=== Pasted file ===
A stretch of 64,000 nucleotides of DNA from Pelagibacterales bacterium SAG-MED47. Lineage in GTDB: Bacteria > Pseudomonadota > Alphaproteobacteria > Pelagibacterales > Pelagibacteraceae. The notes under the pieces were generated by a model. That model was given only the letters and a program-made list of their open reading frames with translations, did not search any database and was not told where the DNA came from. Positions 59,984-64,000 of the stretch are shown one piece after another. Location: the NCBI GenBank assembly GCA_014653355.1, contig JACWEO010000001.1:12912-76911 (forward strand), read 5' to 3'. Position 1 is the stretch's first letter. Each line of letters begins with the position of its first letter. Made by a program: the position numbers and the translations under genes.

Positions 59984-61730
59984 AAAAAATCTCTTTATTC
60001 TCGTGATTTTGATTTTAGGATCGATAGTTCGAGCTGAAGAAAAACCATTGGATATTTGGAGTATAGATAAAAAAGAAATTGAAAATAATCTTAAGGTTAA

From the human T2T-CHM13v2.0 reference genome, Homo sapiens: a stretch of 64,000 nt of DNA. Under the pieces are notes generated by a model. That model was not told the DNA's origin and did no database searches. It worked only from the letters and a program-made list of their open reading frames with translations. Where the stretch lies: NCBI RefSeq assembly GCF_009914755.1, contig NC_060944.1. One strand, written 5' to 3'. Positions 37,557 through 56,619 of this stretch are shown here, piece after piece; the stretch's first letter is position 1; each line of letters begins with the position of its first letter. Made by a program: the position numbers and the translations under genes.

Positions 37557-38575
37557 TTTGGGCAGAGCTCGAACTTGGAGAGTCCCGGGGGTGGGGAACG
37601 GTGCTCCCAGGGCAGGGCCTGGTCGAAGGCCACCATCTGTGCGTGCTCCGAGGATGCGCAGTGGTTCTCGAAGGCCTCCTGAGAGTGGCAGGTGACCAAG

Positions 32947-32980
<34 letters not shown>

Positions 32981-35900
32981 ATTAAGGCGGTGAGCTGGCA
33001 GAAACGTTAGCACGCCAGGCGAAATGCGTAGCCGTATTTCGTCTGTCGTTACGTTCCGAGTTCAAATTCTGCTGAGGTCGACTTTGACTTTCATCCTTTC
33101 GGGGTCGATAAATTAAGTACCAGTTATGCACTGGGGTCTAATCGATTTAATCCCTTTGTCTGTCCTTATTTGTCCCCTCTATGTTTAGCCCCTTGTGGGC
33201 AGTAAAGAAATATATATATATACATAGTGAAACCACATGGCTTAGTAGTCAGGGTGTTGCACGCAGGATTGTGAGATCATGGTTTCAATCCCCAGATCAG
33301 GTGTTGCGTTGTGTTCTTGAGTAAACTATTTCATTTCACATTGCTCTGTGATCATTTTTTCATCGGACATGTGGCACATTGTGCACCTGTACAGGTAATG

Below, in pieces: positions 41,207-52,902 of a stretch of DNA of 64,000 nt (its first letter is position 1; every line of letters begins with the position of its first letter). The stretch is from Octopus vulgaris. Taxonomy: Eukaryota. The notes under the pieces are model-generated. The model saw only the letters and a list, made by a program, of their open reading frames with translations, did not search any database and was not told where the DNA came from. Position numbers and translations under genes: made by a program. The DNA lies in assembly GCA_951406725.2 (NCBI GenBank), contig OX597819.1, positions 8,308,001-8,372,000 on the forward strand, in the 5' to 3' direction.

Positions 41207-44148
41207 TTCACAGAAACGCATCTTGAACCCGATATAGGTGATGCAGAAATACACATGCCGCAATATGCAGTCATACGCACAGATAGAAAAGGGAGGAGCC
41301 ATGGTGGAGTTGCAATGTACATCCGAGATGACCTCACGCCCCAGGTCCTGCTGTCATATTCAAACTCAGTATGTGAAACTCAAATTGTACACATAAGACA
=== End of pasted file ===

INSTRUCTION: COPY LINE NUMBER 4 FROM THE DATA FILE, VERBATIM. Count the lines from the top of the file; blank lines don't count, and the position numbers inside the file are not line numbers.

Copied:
60001 TCGTGATTTTGATTTTAGGATCGATAGTTCGAGCTGAAGAAAAACCATTGGATATTTGGAGTATAGATAAAAAAGAAATTGAAAATAATCTTAAGGTTAA